I scanned through my schedule full of the daily chores I had to do and my eyes became stuck on the words ‘babysitting Della.’ Della was the center’s single baby black rhino. Della had been found a couple weeks before stuck in a mud pit where she had been digesting mud for almost a week since no other food source was available. The insufficient nutrients damaged Della’s digestive system, but the workers at the center had high hopes for a full recovery. Since she had been digesting mud for so long she had to be watched 24/7 to make sure she didn’t go back to her old habits of eating dirt or mud. I let out the breath I was holding in as I stared at the two words. Although Della appeared cute and innocent, she was like a moody two-year-old child who got upset over spilled milk. However, unlike a human baby, Della didn’t just cry. When she was upset, she charged whoever was in her path with her minuscule horn until she got tired or got what she wanted. If you were the one watching her when she had one of temper tantrums then you quickly went from her babysitter to her next victim. And managing her outbursts could be impossible. She was covered in thick black skin so rough-looking it could be mistaken as rock, so she was insensitive to touch, making any sort of discipline difficult. Despite rhinos being known for their eminent sense of hearing, Della didn’t seem to react to any voice commands. Needless to say, she wasn’t my favorite animal to work with and not knowing how to communicate with Della gave me a fear-like feeling whenever I had to babysit her.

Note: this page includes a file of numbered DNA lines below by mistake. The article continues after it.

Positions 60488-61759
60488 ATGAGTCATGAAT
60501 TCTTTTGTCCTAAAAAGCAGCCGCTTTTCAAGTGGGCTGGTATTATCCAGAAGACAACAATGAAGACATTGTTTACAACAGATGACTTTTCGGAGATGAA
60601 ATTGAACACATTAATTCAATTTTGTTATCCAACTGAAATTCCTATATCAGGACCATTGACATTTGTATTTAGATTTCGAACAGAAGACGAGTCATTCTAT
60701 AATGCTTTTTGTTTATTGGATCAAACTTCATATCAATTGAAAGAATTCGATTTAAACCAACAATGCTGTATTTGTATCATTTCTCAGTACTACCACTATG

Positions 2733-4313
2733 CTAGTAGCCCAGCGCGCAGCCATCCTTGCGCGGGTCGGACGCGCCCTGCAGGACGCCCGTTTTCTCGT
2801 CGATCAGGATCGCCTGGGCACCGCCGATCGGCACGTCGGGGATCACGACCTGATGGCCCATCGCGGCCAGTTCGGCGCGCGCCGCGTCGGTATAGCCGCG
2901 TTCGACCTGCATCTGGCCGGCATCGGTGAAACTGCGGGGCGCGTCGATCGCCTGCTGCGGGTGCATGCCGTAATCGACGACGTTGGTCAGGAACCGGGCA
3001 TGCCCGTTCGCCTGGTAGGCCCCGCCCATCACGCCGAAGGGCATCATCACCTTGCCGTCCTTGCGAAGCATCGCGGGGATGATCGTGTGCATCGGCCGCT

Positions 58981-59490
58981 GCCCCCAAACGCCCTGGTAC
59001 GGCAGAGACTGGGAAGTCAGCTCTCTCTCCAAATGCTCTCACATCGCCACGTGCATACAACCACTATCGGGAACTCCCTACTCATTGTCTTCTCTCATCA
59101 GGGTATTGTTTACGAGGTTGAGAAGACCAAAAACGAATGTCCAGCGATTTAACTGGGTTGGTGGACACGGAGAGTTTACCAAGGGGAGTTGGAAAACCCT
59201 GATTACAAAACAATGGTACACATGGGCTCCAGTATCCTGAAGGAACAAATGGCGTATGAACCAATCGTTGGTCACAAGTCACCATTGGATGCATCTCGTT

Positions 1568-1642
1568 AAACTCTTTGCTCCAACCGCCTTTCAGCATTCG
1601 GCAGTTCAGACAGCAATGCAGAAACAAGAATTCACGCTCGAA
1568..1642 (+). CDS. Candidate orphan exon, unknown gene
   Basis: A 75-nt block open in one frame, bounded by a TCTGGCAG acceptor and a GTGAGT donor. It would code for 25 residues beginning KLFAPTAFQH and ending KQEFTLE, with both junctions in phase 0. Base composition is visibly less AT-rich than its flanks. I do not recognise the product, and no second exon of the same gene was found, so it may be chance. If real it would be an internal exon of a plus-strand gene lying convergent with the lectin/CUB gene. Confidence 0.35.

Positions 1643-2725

I had the last shift before her next scheduled feeding. I settled into her quarantined enclosure with a journal and pen, hoping for the next few hours to be smooth sailing until the next volunteer came in to feed and babysit for the following couple hours. I made myself at home on the bed that had been situated in her pen. Della chomped away at her pile of grass, and I began to breathe easy and stroke Della periodically, thankful for her state of solitude.